“Poem of the End,” composed in 1924, is a poetic sequence of fourteen lyrics describing the end of an affair between the poet, Marina Tsvetayeva, and her lover Konstantin Rodzevitch. Although the poem is autobiographical, it is not necessary to know much about the relationship to understand the poem, which is universal in the intensity of its emotion. As the lovers meet, walk along a river, and pass places they once frequented, the poet struggles with her lover’s decision to break off the relationship, and the structure of the poem reflects this struggle. Much of the poem is written in first person, and the “I” functions as referent to both the poet and the persona. It is often difficult to tell who is speaking, the poet or her lover, indicating that the parting is difficult for both; the two are still very much in love, but the lover is driven away by the intensity of the poet. The ambiguity of the speaker’s voice, however, also suggests that their conversations may be imagined or remembered.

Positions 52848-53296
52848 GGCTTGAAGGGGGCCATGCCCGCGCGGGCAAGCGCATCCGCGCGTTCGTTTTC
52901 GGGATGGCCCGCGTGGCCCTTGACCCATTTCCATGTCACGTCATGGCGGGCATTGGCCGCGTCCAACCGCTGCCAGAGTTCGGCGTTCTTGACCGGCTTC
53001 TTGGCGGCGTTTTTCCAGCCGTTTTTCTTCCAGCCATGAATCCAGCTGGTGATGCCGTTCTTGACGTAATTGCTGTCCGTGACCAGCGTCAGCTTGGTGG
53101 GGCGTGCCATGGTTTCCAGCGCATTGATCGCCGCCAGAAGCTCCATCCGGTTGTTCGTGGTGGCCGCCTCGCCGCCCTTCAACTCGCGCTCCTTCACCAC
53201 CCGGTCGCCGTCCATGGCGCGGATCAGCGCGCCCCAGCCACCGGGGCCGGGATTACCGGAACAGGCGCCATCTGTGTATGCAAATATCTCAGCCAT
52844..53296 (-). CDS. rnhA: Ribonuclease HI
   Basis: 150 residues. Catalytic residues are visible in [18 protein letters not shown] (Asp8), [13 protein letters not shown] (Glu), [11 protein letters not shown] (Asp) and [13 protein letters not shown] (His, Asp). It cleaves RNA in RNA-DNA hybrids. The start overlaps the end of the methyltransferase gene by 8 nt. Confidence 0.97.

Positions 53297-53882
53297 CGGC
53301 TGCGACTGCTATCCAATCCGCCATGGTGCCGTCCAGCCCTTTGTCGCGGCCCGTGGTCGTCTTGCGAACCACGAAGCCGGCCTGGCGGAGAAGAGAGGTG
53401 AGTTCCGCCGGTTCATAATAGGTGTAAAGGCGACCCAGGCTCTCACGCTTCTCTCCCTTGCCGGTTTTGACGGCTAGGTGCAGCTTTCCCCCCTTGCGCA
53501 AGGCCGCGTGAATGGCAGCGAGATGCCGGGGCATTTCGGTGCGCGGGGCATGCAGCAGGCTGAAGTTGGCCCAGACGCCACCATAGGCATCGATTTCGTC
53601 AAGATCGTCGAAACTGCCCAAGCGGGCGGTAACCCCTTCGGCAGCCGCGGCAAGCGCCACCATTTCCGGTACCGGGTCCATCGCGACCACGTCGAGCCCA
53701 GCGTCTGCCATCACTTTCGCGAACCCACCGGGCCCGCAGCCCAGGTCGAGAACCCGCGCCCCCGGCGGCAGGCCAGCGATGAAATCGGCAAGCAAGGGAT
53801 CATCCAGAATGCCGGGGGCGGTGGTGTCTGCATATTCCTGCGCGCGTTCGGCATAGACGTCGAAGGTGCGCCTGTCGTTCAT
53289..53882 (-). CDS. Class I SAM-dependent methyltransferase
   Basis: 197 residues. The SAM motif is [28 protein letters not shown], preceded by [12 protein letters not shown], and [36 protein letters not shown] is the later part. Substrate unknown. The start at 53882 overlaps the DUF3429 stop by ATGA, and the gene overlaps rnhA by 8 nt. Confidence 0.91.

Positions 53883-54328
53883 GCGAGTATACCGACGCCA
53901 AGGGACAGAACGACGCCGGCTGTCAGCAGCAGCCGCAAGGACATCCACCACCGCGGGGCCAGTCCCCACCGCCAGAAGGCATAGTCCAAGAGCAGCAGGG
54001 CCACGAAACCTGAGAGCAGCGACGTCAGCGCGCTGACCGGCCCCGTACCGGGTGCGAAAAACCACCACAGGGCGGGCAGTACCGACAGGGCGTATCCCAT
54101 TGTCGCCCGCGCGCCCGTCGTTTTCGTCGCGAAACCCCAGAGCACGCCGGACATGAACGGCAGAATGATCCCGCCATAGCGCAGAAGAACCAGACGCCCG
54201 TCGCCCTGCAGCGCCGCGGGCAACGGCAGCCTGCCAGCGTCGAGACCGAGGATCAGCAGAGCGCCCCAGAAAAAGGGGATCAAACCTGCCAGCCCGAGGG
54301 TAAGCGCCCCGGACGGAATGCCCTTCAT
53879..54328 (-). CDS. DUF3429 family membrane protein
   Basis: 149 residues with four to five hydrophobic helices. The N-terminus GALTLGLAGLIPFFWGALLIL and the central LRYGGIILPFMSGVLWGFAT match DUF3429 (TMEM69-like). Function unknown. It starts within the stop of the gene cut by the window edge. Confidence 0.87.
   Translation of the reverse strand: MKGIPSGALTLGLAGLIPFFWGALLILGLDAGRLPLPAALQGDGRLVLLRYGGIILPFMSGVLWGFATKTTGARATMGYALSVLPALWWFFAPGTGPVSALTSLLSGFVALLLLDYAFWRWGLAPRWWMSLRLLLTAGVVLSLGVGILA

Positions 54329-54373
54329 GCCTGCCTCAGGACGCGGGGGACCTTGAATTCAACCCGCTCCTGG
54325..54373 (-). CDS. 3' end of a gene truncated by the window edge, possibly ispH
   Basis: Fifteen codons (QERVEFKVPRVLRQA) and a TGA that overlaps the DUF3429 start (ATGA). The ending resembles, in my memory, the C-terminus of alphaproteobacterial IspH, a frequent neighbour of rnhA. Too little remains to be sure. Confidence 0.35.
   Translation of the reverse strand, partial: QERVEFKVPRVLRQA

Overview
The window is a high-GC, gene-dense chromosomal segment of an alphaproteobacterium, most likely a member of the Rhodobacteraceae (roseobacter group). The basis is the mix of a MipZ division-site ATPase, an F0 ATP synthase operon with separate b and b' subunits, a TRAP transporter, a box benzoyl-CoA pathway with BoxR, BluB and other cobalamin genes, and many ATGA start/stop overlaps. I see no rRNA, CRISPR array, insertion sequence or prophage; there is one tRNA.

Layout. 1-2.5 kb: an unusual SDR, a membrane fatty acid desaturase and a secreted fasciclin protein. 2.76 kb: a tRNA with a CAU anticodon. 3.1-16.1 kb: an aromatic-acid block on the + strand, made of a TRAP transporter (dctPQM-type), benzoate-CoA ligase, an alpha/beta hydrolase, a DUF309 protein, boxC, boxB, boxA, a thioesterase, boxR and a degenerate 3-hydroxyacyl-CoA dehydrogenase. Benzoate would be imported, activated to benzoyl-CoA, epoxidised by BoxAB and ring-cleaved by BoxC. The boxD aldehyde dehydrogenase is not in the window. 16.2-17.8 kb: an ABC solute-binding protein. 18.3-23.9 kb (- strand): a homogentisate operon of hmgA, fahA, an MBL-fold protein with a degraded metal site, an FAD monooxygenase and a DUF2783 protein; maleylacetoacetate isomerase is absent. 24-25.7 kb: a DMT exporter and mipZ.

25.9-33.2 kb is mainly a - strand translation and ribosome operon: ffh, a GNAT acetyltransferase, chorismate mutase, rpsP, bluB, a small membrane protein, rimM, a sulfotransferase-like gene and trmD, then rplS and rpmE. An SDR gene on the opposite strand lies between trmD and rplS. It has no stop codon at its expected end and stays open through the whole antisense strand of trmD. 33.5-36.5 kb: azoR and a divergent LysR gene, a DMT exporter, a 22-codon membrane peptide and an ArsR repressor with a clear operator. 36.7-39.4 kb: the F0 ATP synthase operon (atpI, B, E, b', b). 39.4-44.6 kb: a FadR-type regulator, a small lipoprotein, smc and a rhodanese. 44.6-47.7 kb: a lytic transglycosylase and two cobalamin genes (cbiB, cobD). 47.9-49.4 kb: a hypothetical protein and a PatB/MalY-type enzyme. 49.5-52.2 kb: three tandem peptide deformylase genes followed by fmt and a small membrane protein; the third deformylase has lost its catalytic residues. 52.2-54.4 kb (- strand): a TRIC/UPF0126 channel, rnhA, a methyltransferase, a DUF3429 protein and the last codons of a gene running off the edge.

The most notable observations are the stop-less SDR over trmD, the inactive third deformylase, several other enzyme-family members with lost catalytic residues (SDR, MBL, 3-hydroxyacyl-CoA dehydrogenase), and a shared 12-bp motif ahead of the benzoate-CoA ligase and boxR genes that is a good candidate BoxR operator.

In the opening lyric, the lovers meet, and the poet becomes suspicious of her lover’s demeanor, the “menace at the edges of his/ eyes.” When the lover suggests going to a movie, the poet insists on going home, but, in the second poem, “home” turns into “houses/ collapsing in the one word: home,” and the lover’s house on the hill appears to burst into flame as the poet finds her love self-destructing. The third lyric provides a contrast in...
(The entire section is 565 words.)